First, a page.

Objectives: To assess the impact of the patient-physician interaction on breast cancer care in older women.
Design: Cross-sectional survey.
Setting: Los Angeles County, California.
Participants: Two hundred twenty-two consecutively identified breast cancer patients aged 55 and older who were within 6 months of breast cancer diagnosis and/or 1 month posttreatment.
Measurements: Dependent variables were patient breast cancer knowledge, treatment delay, and receipt of breast-conserving surgery (BCS). Key independent variables were five dimensions of the patient-physician interaction by patient report, including physician provision of tangible and interactive informational support, physician provision of emotional support, physician participatory decision-making style, and patient perceived self-efficacy in the patient-physician interaction. Age and ethnicity were additional important independent variables.
Results: In multiple logistic regression models, only physician interactive informational support had significant relationships with all three dependent variables, controlling for a wide range of patient sociodemographic and case-mix characteristics, visit length, number of physicians seen, social support, and physician sociodemographic and practice characteristics. Specifically, informational support positively predicted patient breast cancer knowledge (adjusted odds ratio (AOR)=1.18, 95% confidence interval (CI)=1.00–1.38), negatively predicted treatment delays (AOR=0.80, 95% CI=0.67–0.94), and positively predicted receipt of BCS (AOR=1.29, 95% CI=1.07–1.56). Age and ethnicity were not significant predictors in these models.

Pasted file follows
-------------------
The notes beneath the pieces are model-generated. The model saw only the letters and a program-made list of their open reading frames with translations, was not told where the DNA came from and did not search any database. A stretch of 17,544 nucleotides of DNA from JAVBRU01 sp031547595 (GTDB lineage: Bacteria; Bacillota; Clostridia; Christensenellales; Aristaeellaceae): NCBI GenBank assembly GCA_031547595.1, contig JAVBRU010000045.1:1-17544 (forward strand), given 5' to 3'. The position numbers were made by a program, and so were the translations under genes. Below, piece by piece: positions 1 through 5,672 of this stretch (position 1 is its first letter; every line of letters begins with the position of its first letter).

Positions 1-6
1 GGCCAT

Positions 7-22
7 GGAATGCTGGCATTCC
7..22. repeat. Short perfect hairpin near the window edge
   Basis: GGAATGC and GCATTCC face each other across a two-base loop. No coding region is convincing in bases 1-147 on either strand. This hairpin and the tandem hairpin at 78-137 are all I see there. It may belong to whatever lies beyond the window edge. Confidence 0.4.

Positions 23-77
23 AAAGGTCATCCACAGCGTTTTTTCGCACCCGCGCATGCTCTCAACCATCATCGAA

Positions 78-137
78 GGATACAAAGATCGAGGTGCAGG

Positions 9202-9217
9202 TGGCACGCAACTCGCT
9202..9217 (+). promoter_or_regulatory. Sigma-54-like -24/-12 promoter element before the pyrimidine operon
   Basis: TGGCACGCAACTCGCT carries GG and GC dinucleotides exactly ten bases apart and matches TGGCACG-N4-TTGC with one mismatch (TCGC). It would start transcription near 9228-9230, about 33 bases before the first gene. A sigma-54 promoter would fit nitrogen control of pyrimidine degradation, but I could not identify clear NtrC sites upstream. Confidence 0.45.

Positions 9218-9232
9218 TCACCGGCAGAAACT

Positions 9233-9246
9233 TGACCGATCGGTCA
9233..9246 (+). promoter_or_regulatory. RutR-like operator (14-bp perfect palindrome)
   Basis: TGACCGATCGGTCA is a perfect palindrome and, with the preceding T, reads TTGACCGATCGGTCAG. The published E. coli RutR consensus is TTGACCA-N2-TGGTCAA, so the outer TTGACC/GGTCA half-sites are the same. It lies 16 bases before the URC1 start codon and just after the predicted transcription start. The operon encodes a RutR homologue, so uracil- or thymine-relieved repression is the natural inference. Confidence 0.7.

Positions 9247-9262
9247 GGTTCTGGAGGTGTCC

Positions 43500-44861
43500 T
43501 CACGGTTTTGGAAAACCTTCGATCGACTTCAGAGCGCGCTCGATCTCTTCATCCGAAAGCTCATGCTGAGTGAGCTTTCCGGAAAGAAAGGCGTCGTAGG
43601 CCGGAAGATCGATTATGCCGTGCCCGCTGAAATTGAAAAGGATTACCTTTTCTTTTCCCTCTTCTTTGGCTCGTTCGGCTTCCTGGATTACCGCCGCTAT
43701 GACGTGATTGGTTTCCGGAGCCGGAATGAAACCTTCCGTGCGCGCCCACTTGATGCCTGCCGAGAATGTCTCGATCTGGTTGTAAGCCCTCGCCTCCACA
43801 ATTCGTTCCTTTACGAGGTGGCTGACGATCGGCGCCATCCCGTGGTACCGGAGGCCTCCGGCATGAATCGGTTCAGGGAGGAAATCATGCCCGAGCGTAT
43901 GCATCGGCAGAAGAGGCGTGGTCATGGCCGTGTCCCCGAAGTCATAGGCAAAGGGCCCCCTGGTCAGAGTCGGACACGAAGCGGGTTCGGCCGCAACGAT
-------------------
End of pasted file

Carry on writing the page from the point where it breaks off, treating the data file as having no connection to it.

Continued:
Conclusion: One specific domain of the patient-physician interaction, interactive informational support, may provide an avenue to ensure adequate breast cancer knowledge for patient treatment decision-making, decrease treatment delay, and increase rates of BCS for older breast cancer patients, thereby potentially mitigating known healthcare disparities in this vulnerable population of breast cancer patients.